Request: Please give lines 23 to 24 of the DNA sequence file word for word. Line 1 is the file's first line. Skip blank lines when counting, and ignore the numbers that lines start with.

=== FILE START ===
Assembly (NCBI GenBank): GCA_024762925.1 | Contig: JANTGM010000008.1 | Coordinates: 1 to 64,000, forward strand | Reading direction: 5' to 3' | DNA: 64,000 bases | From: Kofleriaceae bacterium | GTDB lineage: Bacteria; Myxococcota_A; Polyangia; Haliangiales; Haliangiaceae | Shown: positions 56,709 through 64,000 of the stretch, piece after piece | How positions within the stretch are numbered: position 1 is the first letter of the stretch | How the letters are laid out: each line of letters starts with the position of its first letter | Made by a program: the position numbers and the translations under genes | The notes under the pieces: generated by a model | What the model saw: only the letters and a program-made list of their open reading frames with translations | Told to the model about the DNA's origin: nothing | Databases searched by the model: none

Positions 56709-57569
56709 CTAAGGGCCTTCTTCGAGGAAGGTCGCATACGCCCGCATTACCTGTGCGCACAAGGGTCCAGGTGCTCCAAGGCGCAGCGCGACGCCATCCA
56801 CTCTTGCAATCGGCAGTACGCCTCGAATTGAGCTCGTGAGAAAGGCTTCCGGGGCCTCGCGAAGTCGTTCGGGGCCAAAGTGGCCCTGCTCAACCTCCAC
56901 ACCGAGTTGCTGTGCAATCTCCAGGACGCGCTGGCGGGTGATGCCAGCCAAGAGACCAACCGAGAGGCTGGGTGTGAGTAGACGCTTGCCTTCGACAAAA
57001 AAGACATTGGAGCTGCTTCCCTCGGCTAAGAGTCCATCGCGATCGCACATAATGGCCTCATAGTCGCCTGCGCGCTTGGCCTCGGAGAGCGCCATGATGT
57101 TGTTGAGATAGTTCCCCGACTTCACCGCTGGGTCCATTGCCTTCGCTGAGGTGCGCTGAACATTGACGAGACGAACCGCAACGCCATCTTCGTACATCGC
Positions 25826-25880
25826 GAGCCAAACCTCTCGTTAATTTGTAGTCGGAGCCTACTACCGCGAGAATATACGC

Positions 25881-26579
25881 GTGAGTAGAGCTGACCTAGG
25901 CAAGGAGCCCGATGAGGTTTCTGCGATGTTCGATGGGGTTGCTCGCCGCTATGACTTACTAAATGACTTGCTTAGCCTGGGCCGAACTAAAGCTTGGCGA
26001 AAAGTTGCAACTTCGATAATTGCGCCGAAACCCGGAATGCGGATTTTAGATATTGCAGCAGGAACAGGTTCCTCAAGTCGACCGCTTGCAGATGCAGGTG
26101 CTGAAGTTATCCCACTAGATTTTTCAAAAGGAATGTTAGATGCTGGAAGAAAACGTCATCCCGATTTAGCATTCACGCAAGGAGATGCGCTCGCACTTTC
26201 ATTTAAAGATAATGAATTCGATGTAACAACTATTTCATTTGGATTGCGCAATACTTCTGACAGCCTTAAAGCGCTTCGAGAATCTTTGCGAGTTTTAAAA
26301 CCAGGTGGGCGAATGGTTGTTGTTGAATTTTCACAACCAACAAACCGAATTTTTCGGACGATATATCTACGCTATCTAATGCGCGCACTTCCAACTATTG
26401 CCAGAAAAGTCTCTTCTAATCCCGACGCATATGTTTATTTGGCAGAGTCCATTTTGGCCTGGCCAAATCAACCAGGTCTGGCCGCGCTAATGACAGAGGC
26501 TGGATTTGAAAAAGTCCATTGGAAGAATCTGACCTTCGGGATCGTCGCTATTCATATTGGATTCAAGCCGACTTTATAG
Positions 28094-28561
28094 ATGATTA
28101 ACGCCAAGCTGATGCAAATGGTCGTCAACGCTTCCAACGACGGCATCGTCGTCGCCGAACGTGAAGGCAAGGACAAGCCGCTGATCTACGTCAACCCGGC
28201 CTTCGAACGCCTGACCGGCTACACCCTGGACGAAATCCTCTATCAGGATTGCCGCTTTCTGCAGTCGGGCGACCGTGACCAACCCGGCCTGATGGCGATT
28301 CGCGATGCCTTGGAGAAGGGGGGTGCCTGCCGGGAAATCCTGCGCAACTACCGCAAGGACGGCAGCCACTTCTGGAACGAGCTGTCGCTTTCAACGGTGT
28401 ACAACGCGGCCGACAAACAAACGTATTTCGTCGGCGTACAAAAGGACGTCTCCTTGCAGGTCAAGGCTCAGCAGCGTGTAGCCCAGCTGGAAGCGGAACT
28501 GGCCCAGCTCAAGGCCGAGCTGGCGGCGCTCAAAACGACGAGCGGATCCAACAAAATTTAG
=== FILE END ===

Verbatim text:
28301 CGCGATGCCTTGGAGAAGGGGGGTGCCTGCCGGGAAATCCTGCGCAACTACCGCAAGGACGGCAGCCACTTCTGGAACGAGCTGTCGCTTTCAACGGTGT
28401 ACAACGCGGCCGACAAACAAACGTATTTCGTCGGCGTACAAAAGGACGTCTCCTTGCAGGTCAAGGCTCAGCAGCGTGTAGCCCAGCTGGAAGCGGAACT